By Charlotte Dodson, Research Fellow at Imperial College London
“Do we know what’s happening about REF yet?” asked one of the participants at the departmental Principal Investigator (PI) meeting last term. There was a gentle shaking of heads around the table and we moved on. Shortly afterwards I knew the answer: the Stern Review (a UK Government-commissioned independent review into how Research Excellence Framework (REF) 2014 should be improved for next time) made its recommendations. There is now a consultation by HEFCE and its equivalents in Scotland, Wales and Northern Ireland on how best to implement these in REF 2021.
Many of the recommendations aim to fix difficulties with REF2014, reduce ‘gaming’ of the process and, in the context of papers (‘research outputs’), move the focus from the individual to the Unit of Assessment. The difficulty for me as an untenured early career independent researcher comes with the recommendation that says that research outputs should not be portable. In essence, this means that when I come to the end of my fixed term contract and potentially leave my current institution, all my papers (coming from research that was my idea and that I brought to my department when I took up my fellowship) stay and contribute towards the REF score of Imperial College, while I have nothing with which to tempt my next employer. Under the rules of REF 2014 and its predecessors, on my departure I would have taken the papers away from Imperial and my new employer would have been able to submit them in their REF return as evidence of the quality of researcher they currently have employed.
Curiously, this change seems to be based largely on complaints from institutions that researchers have a tendency to move institution shortly before the REF census date and that this disincentivises institutional investment in individual careers. To me, this is very one-sided, it ignores the personal upheaval and research interruption experienced by moving research institution and makes the assumption that individuals move only for short term salary gain, not because of longer-term problems with perceived promotion opportunities, teaching loads, facilities, workplace cultures and student quality at their current institution. These are all areas which might improve institutional retention. While the timing of an individual’s movement may well be influenced by the REF cycle, neither the Stern Review (including the submitted evidence on which it was based), nor the current consultation document offers any evidence that the individuals concerned would have remained at their original institution in the long term had REF not been in place.
The biggest problem with the new proposal, however, is not that it sets out to solve a skewed problem seen only through the eyes of institutions, rather than researchers; it is that non-portability doesn’t incentivise long-term investment in individual careers by institutions. Many departments at top ranking UK Universities routinely hire group leaders funded by external bodies (e.g. Royal Society or Research Council Career Development Awards) on fixed term 5-year contracts. If the host institution gains the REF benefit and the researcher has nothing to take away, there is every incentive to the institution to replace them at the end of five years with another externally funded researcher, who will bring in their own salary at no cost to the institution.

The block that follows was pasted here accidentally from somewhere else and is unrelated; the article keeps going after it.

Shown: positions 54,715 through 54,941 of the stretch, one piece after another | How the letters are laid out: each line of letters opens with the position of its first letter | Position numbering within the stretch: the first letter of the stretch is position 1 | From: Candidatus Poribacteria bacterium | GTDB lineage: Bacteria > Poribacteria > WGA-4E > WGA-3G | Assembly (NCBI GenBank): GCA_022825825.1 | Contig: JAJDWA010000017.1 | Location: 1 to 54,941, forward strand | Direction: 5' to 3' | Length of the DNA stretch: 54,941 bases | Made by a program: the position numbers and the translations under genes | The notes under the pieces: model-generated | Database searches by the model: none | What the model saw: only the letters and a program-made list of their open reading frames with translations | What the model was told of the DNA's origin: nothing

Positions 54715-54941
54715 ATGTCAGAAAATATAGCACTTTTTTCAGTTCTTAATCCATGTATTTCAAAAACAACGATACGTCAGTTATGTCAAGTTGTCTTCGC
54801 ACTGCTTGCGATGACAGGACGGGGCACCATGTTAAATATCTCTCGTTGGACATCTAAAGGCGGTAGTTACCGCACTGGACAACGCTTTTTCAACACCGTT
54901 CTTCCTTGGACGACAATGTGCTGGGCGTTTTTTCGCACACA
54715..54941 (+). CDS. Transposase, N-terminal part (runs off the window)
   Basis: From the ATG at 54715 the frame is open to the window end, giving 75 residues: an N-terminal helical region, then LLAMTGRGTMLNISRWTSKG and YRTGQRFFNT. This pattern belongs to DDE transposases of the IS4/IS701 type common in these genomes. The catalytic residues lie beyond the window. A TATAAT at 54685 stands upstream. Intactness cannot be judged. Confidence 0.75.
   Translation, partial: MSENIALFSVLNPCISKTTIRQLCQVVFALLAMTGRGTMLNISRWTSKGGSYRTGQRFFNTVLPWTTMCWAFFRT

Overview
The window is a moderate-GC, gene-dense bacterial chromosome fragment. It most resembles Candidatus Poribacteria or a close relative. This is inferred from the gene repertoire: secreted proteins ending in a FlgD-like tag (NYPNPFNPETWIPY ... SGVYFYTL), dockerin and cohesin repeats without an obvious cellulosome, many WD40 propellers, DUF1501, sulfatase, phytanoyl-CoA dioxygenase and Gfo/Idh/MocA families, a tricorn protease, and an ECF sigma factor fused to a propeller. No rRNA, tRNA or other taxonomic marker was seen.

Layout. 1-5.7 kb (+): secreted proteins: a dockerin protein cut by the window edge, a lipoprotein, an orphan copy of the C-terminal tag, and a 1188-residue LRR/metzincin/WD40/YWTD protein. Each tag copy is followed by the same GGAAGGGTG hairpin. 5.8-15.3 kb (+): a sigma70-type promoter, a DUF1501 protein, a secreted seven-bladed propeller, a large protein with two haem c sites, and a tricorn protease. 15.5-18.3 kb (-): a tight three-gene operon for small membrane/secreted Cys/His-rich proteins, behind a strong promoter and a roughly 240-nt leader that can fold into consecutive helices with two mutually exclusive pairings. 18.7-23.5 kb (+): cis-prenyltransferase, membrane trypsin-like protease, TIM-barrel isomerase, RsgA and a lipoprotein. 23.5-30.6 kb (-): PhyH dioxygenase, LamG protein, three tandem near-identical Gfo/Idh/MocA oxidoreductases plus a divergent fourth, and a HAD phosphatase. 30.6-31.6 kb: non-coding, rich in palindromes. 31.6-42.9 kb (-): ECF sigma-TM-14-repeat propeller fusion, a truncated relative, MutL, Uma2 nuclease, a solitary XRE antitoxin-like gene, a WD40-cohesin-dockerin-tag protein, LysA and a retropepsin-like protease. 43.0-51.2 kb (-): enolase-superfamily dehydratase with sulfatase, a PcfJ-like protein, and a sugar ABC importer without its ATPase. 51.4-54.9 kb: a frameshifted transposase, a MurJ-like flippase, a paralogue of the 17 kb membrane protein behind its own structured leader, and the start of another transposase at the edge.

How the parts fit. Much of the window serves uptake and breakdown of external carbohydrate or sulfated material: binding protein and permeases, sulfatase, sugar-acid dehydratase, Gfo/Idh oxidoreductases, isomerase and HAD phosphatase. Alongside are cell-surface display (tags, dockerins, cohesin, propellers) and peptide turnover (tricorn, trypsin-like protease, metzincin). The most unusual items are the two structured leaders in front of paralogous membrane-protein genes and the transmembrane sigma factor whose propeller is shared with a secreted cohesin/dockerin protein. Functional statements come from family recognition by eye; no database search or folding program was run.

In an acceptance that early career researchers have the most to lose from non-portability of research output, the current consultation sets out various suggestions to alleviate this. What it doesn’t address is that everyone on fixed term contracts whose position is not underwritten by permanent funds stands to lose (for example, what about students and postdocs whose work is withheld from publication until a Principal Investigator has a contract at a new institution?). The same applies to anyone made redundant towards the end of a REF cycle. Ending portability may end the clustering of institutional transfers close to the REF census date, but I doubt it will end institutional mobility (nor should we necessarily want it to). It might instead encourage a clustering of (0.2 full time equivalent) part-time appointments at the start of a cycle (to enable research from successful overseas researchers to be included in the REF submission).
The stated aim of the Stern recommendation on publication portability is to reward and encourage long-term investment in researcher careers by institutions. In my view it doesn’t achieve this and tinkering at the edges won’t fix it. According to the Review itself, not a single individual (as opposed to institution) supported this recommendation  and HEFCE and its equivalents should have the courage to drop it in its entirety.
 The proposal is that research outputs can only be submitted for REF2021 by the Institution at which the individual was based when a paper was accepted for publication.
 Stern Review, paragraph 72 states: “An institution might invest very significantly in the recruitment, start up and future career of a faculty member, only to see the transfer market prior to REF drastically reduce the returns to that investment.”
 The Call for Evidence by the Stern Review had 77 individual responses and 113 Institutional responses.
The Higher Education Funding Council for England is inviting responses from higher education institutions and other groups and organisations with an interest in the conduct, quality, funding or use of research. The deadline for responding is noon on Friday 17 March 2017 using the online form.